After the coffee and the pastries and the schnapps we left. Halfway back to the hotel, the lights went out all over town-a power cut, we learned later, but we were spooked anyhow and found a bar that was packed with sailors all dressed in costumes left over from Anna Christie. Wary at first of these odd foreigners clutching an old hat, the sailors rallied and called for a taxi. For a minute in the blacked-out city it seemed to be wartime, and our friend, the glamorous European spy, plotting against the enemy, would put on a slinky evening dress and beard some German in his lair.
The hat and the story - securely part of family legend that glows in the distance - are now suspended inside the glistening emulsion of memory, like the objects inside those little plastic domes filled with fake snowflake the Eiffel Tower, the Tower of Pisa, the Statue of Liberty - that are universal souvenirs. It is no wonder the great lasting cinematic image for memory is one of these plastic gewgaws with snow inside and a child's sled named "Rosebud."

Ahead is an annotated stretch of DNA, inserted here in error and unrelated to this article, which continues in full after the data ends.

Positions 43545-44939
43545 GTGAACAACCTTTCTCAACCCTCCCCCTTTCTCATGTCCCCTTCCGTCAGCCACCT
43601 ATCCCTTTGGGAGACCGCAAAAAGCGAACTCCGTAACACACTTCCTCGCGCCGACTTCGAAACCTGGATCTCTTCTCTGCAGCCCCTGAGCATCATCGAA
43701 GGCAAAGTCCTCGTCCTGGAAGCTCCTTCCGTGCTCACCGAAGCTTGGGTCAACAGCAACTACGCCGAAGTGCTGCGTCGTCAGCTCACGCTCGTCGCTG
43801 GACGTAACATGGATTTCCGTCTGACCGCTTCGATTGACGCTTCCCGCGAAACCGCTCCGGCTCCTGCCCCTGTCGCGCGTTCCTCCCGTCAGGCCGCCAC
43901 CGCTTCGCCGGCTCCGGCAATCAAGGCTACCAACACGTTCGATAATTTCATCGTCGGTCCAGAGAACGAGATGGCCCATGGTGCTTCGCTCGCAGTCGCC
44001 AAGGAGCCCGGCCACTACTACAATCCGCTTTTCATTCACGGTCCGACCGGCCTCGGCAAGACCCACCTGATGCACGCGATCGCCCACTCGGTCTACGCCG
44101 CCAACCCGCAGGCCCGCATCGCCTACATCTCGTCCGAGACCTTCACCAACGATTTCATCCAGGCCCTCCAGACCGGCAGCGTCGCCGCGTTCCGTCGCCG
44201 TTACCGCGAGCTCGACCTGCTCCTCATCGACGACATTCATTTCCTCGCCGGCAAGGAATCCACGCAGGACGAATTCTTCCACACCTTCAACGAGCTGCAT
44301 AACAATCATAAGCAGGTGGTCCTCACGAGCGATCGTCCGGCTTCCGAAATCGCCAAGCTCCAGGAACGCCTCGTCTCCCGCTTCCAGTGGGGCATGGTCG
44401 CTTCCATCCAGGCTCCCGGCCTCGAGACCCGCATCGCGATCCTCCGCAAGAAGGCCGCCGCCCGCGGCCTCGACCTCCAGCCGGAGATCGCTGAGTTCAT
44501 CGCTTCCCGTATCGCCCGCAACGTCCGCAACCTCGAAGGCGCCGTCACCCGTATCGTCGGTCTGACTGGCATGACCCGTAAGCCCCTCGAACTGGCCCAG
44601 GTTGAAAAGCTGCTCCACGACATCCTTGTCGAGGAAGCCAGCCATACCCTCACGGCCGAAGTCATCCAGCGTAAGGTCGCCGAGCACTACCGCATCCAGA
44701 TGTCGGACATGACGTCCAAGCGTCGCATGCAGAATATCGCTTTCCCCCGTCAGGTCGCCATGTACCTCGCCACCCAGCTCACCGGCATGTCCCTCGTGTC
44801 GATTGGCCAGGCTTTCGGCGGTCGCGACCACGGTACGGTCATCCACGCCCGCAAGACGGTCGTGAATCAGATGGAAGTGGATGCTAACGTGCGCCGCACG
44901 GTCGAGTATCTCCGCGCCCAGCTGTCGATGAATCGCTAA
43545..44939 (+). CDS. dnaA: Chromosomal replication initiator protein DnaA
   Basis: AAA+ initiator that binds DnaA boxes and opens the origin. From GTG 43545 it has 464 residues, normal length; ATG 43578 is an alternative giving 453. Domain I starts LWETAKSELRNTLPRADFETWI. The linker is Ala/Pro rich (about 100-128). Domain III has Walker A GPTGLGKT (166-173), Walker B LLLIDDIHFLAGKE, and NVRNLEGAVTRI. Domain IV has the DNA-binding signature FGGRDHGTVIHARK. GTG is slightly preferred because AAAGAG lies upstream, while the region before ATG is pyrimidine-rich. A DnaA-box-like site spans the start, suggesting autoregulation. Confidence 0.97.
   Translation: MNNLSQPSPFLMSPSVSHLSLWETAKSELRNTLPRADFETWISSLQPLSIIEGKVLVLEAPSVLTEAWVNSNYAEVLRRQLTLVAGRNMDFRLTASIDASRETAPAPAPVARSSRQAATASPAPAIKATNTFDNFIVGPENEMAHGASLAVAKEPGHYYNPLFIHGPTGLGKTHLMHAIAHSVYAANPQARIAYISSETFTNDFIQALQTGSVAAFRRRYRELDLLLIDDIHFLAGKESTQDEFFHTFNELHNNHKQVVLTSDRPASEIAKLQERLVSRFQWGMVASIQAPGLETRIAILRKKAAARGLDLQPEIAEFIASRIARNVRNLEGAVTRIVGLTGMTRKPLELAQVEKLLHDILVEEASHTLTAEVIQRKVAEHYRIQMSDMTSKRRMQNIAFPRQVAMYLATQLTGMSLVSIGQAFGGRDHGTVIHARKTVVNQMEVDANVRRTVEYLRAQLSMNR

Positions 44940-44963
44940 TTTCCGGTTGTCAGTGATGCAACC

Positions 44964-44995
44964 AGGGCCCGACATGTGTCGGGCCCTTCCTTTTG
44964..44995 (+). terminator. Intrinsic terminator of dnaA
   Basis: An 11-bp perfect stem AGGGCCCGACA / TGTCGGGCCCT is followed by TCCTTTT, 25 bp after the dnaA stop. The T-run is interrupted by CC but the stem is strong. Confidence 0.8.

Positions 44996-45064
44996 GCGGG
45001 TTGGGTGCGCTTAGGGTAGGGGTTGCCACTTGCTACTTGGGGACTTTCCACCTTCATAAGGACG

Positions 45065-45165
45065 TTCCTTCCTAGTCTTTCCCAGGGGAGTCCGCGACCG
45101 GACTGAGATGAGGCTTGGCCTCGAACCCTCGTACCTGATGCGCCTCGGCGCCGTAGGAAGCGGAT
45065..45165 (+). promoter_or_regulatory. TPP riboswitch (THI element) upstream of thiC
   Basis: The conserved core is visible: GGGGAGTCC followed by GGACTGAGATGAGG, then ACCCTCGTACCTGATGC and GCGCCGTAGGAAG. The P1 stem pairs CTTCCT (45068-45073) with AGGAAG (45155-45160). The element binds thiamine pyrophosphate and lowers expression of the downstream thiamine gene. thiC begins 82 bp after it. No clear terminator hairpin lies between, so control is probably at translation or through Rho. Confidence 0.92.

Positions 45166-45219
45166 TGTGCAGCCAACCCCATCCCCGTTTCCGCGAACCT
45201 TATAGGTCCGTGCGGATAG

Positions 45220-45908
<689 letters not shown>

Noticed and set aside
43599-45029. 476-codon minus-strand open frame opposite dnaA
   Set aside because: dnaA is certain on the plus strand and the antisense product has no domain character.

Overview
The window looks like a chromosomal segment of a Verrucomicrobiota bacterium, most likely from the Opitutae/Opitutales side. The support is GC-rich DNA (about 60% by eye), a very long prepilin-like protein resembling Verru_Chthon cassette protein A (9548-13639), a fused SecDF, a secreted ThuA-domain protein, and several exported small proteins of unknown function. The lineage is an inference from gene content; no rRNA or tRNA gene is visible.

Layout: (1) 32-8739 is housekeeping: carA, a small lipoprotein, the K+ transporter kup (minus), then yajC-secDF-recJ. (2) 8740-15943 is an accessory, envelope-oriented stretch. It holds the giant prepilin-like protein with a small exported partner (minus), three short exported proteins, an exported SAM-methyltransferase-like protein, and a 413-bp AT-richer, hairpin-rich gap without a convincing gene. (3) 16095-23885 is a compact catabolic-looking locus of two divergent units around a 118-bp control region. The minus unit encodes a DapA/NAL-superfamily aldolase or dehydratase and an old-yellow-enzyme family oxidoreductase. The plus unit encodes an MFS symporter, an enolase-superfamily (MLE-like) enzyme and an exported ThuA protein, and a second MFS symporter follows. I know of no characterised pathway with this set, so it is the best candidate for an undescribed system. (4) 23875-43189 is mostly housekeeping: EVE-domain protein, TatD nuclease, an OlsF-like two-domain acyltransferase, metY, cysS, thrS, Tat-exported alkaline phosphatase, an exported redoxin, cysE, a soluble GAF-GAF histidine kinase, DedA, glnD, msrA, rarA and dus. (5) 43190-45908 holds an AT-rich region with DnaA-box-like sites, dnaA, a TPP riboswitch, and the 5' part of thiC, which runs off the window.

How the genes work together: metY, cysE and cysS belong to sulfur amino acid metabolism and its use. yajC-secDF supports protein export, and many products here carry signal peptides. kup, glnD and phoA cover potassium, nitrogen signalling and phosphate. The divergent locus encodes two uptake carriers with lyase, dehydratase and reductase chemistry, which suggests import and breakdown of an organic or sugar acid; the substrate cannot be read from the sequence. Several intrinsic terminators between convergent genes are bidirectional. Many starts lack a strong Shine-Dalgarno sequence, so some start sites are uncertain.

Old travel was best in the anticipation, or the remembering; the reality had more to do with losing your luggage. You spent whole evenings at home with a lapful of books, brochures, street guides, clippings, atlases, conjuring up the perfect trip in which nothing could go wrong, every bottle well chilled, every sunset dazzling. Coming home, you could not wait to show off: snapshots, slides, videos, brass rubbings from Bray, wine labels from Bordeaux, linen and lace from Belgium and Brittany, and a model of Cologne Cathedral made from matchsticks. Everyone else would doze off while you remained enchanted, shaking up the memories one more time.